This a post from the The New Small Garden book by Marjory Allen and Susan Jellicoe. The book features Barbara Jones’s garden for her house on Well Walk, and the garden that backed on to Willow Road, her house has been split into two flats and the garden now is even smaller, divided into two. However below is the garden as she would remember it.
This exquisite little garden has been evolved by Miss Barbara Jones, artist and writer, from as unprepossessing a back yard as can be imagined. It is essentially a collector’s garden, where each plant is valued as an individual.
The tiny scale makes the individual treatment of plants not only appropriate but necessary. It is her delight to arrange her plants so that the shape and texture of each will act as a sympathetic foil to its neighbours.
Eric the copycat Ravilious, as I am starting to think of him, may well have taken delight in how surprised I am that so many of his designs are recycled from other works. Over the ages he might be whispering ‘In front of your face are the clues, now go find them’ but as in my previous blogs, I take delight in such matters.
In 1936, Cecilia Dunbar Kilburn
(later Lady Sempill) and (the Royal College of Art registrar) Athole Hay, set up a shop to promote the works of RCA students in modern interiors, the shop was called Dunbar Hay Ltd.
Josiah Wedgwood and Sons began their work with Ravilious following his introduction to Victor Skellern, the head Art Director at Wedgwood.
In 1934 Skellern was new to the job at Wedgwood and looking to shake the company up, he had also studied at the RCA.
The introduction was instigated by Kilburn who encouraged established companies to take on young designers to make more interesting products for her shop to sell. Ravilious would also be recommended to Stuart Crystal and much later, the British Cotton Trade Board to do work.
Eric Ravilious – Pen and Wash Design for Garden plate series, 1938
The Garden Implements jug designs by Eric Ravilious for Wedgwood in 1939 saw him once again recycling old works. A year before he was designing a series of tableware called Garden for Wedgwood, in one of the many designs is a small barrel, full of tools, just like from the jug. The plate was issued and the barrel of tools used on the plate as well as on the lid for the teapot.
However when the barrel design is alone on the jug it looks like an illustration from a farmers almanac, much more elegant. The other side of the jug has a series of vignette designs. The Garden Implements jug forms part of a lemonade set. The designs and transfers placed on a stock Wedgwood ‘Liverpool Jug’ shape. Production numbers in 1939 are unknown but a limited number of 250 was produced in 1986 to mark the 50th anniversary of his first employment by Wedgwood in 1936. Below I have outlined the memory bubbles Ravilious used in the vignettes of this 1939 design.
This design as far as I know is an original drawing for the jug, although two years later when asked to make some designs for the British Cotton Board he re-used the design again, though those designs were never printed commercially.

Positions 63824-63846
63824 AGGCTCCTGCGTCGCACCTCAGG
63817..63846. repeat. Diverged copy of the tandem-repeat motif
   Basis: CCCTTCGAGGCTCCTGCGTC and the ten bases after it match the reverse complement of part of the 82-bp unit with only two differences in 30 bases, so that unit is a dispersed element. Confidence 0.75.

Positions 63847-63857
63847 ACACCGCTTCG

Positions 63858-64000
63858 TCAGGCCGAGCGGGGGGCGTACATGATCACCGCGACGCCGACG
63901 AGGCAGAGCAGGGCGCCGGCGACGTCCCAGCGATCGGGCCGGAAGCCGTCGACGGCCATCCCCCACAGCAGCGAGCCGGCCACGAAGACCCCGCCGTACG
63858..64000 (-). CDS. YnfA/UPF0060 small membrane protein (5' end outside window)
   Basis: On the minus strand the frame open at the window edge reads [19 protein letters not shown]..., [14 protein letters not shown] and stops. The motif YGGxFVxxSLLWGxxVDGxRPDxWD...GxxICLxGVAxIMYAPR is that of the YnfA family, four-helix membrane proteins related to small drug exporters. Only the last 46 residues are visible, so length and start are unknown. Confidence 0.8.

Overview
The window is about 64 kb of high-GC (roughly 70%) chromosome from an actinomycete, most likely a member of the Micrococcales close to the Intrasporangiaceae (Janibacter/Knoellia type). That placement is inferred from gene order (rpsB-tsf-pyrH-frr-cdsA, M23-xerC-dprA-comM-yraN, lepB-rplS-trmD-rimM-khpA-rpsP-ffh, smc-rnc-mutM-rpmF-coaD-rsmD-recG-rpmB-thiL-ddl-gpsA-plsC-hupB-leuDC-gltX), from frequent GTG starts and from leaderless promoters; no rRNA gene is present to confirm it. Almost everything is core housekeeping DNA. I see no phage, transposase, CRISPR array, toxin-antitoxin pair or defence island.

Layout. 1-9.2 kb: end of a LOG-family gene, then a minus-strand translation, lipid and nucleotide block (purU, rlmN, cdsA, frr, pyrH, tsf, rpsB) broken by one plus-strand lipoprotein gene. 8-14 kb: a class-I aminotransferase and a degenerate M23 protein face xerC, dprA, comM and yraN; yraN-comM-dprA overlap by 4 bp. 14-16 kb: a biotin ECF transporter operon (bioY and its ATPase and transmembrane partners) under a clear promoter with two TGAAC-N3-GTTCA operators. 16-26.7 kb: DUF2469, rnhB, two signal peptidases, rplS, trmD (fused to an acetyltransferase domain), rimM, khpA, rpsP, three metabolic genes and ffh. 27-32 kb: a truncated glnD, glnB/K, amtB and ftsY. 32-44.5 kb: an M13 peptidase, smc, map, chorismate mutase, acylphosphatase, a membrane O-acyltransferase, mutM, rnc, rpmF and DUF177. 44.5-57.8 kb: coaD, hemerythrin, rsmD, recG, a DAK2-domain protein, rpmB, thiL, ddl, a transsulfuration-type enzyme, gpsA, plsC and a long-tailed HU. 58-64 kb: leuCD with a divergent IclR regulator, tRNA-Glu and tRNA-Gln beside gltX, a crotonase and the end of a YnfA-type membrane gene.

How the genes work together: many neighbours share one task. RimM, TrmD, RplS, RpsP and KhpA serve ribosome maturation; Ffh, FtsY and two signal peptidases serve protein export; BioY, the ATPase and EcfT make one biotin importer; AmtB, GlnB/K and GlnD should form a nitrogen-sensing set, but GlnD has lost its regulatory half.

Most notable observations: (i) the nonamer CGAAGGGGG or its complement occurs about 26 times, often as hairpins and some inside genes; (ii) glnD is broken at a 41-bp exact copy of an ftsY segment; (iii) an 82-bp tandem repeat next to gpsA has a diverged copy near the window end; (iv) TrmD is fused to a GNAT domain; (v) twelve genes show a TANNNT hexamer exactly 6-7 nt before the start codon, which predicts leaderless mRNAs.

Eric Ravilious – Design on Paper for a child’s handkerchief, 1941
The Sunflowers The drawing of a Sunflower looks like it could have been a watercolour from the re-drawing of the main flower.
Eric Ravilious – Drawing of a Sunflower, c1935
The Wheelbarrow The Wheelbarrow was used in an earlier commission of some months from Wedgwood. The design of the Garden Implement jug, takes the log laden wheelbarrow and empties it for a simpler design.
Eric Ravilious – Design for Garden dinner service, Wedgwood, 1938
The Jug The Jug of Acanthus leafs, a subject for an earlier painting has been drawn with halftone lines as if it was a wood engraving.
Eric Ravilious – Still Life with Acanthus Leaves, 1938
The Beehive The Beehive wood engraving appears in the Country Life Cookery Book in 1937, Ravilious made 12 engravings for the book, one for each month and Ambrose Heath provided the text. Heath also worked with Edward Bawden on cookery books as well.
Eric Ravilious – June, Wood-engraving for the County Life Cookery Book, 1937
A fabric was made of the jug designs, the commission likely came at the same time as the handkerchief design, pictured above. The commissioner was a young graphic designer (the man who invented the peace sign) working for the British Cotton Board, Gerald Holtom. It was 1941 and Ravilious was now in the War Artists Adversy Scheme, so Holtom went to Eric’s boss, Dickey O’Rourke.
I’ve just had a long visit from a Mr Gerald Holtom who seems very much to want designs for textiles for some Cotton Board. It would make a change to do this for a bit, and he assures me the whole thing is urgent and necessary. Do you know anything of this scheme? I said that it was a good idea which I would do if it were possible. The committee agreed that Eric might in Mr Holtom’s phrase ‘postpone battle at sea for battle in export trade’, and do some experiments in designing textiles †‡
It is as yet unknown by me, if Ravilious intended the Garden Implements design to become a fabric also, but in 1956 the Edinburgh Weavers company did produce a short run of this fabric for commercial sale but how it came about I don’t know. Judging from the amount of recycling of work Ravilious did it wouldn’t surprise me.
The handkerchief above however was designed on paper and with documentation it was for the BCB. In 1989 Alan Powers and his Judd Street Gallery printed a limited run of the handkerchief.
Edinburgh Weavers – Garden Implements design after Eric Ravilious, 1957.
† Alan Powers – Eric Ravilious’s Child’s Handkerchief. 1989
‡ Helen Binyon – Eric Ravilious: Memoir of an Artist, 1983 Jeremy Greenwood – Eric Ravilious Wood Engravings, 2008 Robert Harling – Ravilious & Wedgwood, 1986